For mental health, we probably need to boycott television. I fear we are in for continued painful conflict because of — you know. We must have nothing better to do than get all fired up over political decisions over which we have little control. Once we vote, we are merely pawns an a chess board.
Let’s take the topic of a border wall. My granddaughter, husband, and I were enjoying breakfast in a delightful, and noisy restaurant.
We visited and laughed about a menagerie of topics, including the wall. As we stood to leave, a woman appeared from nowhere. She said, looking back and forth between my husband and me, “I didn’t intend to eavesdrop, but I could tell from your conversation that you (pointing her finger) believe in the wall and you don’t.” She then turned her body and leaned into me. “My son works for border control, and you have no idea the terrible things happening there.”
She told a sickening story that was hard to hear and harder to erase. Because I have spoken with many people who live and work on the border, the story didn’t seem believable, and I asked, “Why would they do that?” she leaned in further and with fire in her eyes said, “Because they CAN.” She jerked her head, abruptly turned, and left.
Silently, we stood stunned. Was that restaurant road rage? I think it was. I watched her get into a bright blue SUV and tear out of the parking lot. My granddaughter said, “Okay then. She didn’t want to help the women; she just didn’t want to SEE the rape happening.”
I was glad not to live in her body. She was an excellent example of the inability to control one’s behavior, being aggressive instead of assertive, and attacking instead of inviting conversation.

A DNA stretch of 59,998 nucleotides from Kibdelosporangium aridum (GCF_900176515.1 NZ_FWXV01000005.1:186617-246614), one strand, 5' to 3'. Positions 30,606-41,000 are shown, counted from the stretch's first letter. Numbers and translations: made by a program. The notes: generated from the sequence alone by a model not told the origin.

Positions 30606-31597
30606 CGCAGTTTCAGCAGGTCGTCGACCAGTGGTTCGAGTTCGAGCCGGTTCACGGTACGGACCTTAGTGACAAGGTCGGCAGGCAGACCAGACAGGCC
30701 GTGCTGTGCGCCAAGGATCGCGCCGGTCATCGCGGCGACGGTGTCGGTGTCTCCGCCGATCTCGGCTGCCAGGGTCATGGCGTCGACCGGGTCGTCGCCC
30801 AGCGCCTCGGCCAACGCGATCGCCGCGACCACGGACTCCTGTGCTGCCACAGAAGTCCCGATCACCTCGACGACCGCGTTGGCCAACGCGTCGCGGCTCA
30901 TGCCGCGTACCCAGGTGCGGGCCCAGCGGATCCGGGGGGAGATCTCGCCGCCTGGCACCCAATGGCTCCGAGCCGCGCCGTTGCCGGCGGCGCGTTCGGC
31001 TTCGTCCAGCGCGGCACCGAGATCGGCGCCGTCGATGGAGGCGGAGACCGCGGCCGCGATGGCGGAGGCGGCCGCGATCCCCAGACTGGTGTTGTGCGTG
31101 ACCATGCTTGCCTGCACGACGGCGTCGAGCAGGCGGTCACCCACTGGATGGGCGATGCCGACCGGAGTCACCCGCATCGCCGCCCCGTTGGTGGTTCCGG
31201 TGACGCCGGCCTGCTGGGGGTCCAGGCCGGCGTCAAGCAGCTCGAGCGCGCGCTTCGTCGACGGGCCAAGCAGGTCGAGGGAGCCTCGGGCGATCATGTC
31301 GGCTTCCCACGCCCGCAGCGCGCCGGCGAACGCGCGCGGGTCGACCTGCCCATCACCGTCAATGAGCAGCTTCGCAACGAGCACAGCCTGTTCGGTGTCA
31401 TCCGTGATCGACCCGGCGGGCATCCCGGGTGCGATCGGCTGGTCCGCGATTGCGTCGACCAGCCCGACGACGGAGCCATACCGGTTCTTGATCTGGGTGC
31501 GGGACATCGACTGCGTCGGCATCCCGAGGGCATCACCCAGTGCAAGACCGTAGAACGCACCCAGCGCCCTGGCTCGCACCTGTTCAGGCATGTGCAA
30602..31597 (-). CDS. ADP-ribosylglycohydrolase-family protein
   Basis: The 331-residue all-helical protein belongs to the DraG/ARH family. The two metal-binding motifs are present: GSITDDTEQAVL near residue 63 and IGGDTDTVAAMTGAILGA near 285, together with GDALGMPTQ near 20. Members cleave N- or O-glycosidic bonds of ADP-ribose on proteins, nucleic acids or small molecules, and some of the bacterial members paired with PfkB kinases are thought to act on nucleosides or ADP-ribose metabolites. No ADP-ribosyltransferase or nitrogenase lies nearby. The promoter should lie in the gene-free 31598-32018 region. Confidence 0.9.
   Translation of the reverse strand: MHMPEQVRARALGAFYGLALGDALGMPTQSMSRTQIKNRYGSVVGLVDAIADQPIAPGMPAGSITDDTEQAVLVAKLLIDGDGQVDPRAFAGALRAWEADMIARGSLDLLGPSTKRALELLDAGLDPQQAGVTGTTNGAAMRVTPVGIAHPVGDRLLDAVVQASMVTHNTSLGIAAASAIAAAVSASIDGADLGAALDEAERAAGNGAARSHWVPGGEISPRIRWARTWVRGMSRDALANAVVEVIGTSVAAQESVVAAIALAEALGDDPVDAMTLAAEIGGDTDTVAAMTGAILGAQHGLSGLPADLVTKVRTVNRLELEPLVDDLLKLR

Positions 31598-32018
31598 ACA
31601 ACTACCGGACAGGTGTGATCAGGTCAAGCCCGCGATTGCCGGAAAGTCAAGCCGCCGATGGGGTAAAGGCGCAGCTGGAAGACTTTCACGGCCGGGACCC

Maybe she was afraid for her son’s safety.
Another woman shared a story of two farmers in the 30’s with different political views. They sat around a wood burning stove smoking their pipes, and arguing vehemently about politics. When it was time to go home, one stood and shook the other’s hand and offered to help him plow his ground the next day.
I want those days back.
Have we lost the art of disagreement?
It’s healthy to have opinions and normal to feel anger. But, not hurting yourself and not harming others are the two main rules when feeling out of control. We must remember, words hurt too.
My mother would have said, “I hope she feels better,” along with, “Bless her on her way.” I took her wise advice.
Good mental health requires us to have a clear voice, but not at the expense of others.
Until the next time: Live while you live.
Jennifer Goble, Ph.D., LPC, is the author of “My Clients…My Teachers,” and the blogger and writer of Rural Women Stories: www.ruralwomenstories.com.
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